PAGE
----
In MATLAB, I occasionally have need for the plotyy() command for making a plot of two different functions with widely varying scales.
Turns out Maxima draw has an equivalent functionality by setting the option yaxis_secondary:
pause([options]):=block([tsecs], tsecs:assoc('pausetime,options,0), if tsecs=0 then read("Execution Paused...enter any character then CTRL-ENTER") else( disp(sconcat("paused for ", tsecs," seconds")), ?sleep(tsecs)), return("") );
In MATLAB, I often use the subplot() command to make an array of multiple plots in a single figure.
In Maxima, we can achieve that by generating each of the subplots using gr2d(), and then putting them all together with a call to draw() or wxdraw():
There’s an optional columns argument — the subplots are drawn row-wise in an array with the specified number of columns:
And of course all this works for 3d plots using gr3d():
In Matlab and RStudio, I love the ability to recall a command I’ve already typed using the up arrow key. Today I discovered alt up arrow to do the same in wxMaxima!
This is really the best implementation of function templates I’ve seen in an IDE:
In wxMaxima, if I type inte and then ctrl shift k, I see a popup menu of possible completions. Choosing integrate results in an input cell template that looks like:
Pressing Tab highlights <expr> and I simply type the expression to be integrated. A second press of Tab key highlights <x> and I type the name of the independent variable.
But wait, there’s more: this works for any currently defined function—including user defined functions.
**UPDATE** In the newer versions of wxMaxima (since v15.10) Ctrl+Tab and Shift+Ctrl+Tab also trigger autocompletion.
Notepad++ is lots of people’s favorite text editor for Windows. I use it every day.
A little googling around led me to a Notepad++ user-defined syntax highlighting file for the Maxima language, written by David Scherfgen and shared at the Maxima-Discuss list.
I made a little change to the file that overcame a nagging difficulty — I found that .mac file extensions weren’t automatically being recognized upon opening.
To include Maxima syntax highlighting in Notepad++ do this:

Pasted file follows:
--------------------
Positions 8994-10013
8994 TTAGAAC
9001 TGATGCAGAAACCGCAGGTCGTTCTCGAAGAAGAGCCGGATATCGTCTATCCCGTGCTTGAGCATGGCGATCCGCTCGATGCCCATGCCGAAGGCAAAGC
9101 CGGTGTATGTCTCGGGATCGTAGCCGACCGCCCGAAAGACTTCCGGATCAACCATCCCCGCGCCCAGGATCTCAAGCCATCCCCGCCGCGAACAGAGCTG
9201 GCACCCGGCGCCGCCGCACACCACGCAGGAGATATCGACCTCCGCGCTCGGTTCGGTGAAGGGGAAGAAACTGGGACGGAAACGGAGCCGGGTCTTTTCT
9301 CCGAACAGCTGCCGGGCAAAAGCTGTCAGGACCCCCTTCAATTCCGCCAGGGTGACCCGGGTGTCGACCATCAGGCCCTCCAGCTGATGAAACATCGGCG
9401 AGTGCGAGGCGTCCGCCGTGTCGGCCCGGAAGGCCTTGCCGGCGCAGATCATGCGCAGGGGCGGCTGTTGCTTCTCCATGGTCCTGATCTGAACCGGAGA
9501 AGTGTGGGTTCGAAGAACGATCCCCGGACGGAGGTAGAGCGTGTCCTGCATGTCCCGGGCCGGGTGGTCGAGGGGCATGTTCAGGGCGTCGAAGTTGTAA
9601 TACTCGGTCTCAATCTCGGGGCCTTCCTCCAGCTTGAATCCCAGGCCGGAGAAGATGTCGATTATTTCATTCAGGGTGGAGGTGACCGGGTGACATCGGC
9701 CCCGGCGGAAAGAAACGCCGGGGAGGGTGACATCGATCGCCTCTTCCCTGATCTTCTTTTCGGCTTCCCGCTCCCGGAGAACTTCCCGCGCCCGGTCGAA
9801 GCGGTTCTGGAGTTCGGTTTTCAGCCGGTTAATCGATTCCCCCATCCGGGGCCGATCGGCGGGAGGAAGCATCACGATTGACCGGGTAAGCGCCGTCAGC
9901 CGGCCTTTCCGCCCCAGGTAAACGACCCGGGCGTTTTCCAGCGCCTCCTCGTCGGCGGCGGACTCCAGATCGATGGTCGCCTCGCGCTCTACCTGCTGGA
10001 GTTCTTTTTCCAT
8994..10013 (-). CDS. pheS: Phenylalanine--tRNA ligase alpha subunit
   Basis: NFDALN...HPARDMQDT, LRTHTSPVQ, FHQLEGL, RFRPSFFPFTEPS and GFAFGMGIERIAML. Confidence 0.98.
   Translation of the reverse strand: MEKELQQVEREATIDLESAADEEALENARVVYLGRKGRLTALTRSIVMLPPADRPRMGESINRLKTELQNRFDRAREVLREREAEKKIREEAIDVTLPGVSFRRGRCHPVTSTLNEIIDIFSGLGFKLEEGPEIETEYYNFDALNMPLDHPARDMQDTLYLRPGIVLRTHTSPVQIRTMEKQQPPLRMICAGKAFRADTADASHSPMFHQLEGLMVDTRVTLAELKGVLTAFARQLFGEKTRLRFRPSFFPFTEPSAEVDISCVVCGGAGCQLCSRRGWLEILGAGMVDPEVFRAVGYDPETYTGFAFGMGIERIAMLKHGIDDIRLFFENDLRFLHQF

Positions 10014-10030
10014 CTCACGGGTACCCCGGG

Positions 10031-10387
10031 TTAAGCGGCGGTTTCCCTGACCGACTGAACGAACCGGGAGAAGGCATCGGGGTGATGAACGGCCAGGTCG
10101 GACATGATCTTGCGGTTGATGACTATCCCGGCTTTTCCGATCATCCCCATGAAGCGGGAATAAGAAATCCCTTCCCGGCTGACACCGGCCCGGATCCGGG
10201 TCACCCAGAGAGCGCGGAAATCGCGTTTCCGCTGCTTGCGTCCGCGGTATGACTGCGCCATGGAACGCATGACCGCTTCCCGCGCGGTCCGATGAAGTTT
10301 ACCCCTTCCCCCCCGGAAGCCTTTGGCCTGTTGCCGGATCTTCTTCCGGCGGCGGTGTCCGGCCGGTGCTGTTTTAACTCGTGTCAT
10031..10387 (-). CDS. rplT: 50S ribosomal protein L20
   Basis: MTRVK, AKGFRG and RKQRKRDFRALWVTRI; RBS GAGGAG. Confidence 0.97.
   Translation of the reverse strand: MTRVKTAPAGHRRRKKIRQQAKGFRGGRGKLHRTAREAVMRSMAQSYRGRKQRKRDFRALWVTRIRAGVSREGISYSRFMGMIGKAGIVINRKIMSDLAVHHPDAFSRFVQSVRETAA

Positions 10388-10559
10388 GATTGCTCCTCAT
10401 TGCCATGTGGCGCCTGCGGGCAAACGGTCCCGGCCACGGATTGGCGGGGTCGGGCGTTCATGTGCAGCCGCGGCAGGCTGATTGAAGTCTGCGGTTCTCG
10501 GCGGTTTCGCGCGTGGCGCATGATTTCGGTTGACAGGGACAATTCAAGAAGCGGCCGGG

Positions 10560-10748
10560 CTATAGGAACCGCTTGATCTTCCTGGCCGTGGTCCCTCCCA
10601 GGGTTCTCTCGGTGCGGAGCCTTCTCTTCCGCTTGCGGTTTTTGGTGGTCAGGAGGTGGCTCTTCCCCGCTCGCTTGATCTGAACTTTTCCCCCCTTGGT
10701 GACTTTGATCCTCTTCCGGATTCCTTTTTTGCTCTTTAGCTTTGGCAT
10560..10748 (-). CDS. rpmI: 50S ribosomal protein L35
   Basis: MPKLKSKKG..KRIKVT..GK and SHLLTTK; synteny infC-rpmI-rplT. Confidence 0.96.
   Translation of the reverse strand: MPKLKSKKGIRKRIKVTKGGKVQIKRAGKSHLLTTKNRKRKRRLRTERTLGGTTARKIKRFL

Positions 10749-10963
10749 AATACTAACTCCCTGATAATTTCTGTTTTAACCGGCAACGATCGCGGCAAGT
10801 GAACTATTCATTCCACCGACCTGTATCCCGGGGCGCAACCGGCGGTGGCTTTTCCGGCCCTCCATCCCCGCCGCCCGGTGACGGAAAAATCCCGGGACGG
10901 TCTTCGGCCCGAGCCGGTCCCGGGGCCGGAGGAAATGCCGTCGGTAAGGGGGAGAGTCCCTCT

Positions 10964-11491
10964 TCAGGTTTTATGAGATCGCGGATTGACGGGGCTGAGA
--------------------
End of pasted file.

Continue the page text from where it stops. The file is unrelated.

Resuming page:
I was looking recently at the PYPL PopularitY of Programming Language.
That site ranks popularity of programming languages (Java is #1) using Google Trends tools based on searches of the form <Language Name> Tutorial. I did my own Google Trend search, comparing the 3M of Computer Algebra Systems: Maple, Mathematica, and Maxima using the Tutorial criteria as at PYPL.
With the data from Google Trends, I computed the proportion of the total 3M monthly searches for each program. Here’s how that looks over time since 2004:
It appears to me that Maxima is slowly and steadily gaining with nearly 20% share, Maple is currently at about 30%, and Mathematica at 50%. Does anybody know what happened between 2006 and 2013 to account for the increase in popularity of Mathematica and decrease for Maple?
I’ve put together a collection of functions — some direct quotes of other contributed functions, some renamed or repackaged, and some newly implemented — for various needed tasks in my undergraduate ordinary differential equations course.
The package includes my home-grown help utility.
You can download the package MATH280.mac
…and if you’re interested, here’s my multivariable calculus package MATH214.mac
MATH280.mac contains: wxphaseplot2d(s) wxphaseplot3d(s) phaseplot3d(s) wxtimeplot(s) plotdf(rhs) wxdrawdf(rhs) sol_points(numsol,nth,mth) rkf45(oderhs,yvar,y0,t_interval) BDF2(oderhs,yvar,y0,t_interval) BDF2a(oderhs,yvar,y0,t_interval) odesolve(eqn,depvar,indvar) ic1(sol,xeqn,yeqn) ic2(sol,xeqn,yeqn,dyeqn) eigU(z) eigdiag(z) clear() - - for any of the above functions, help(function_name) returns help lines for function_name - Last Modified 5:00 PM 3/27/2017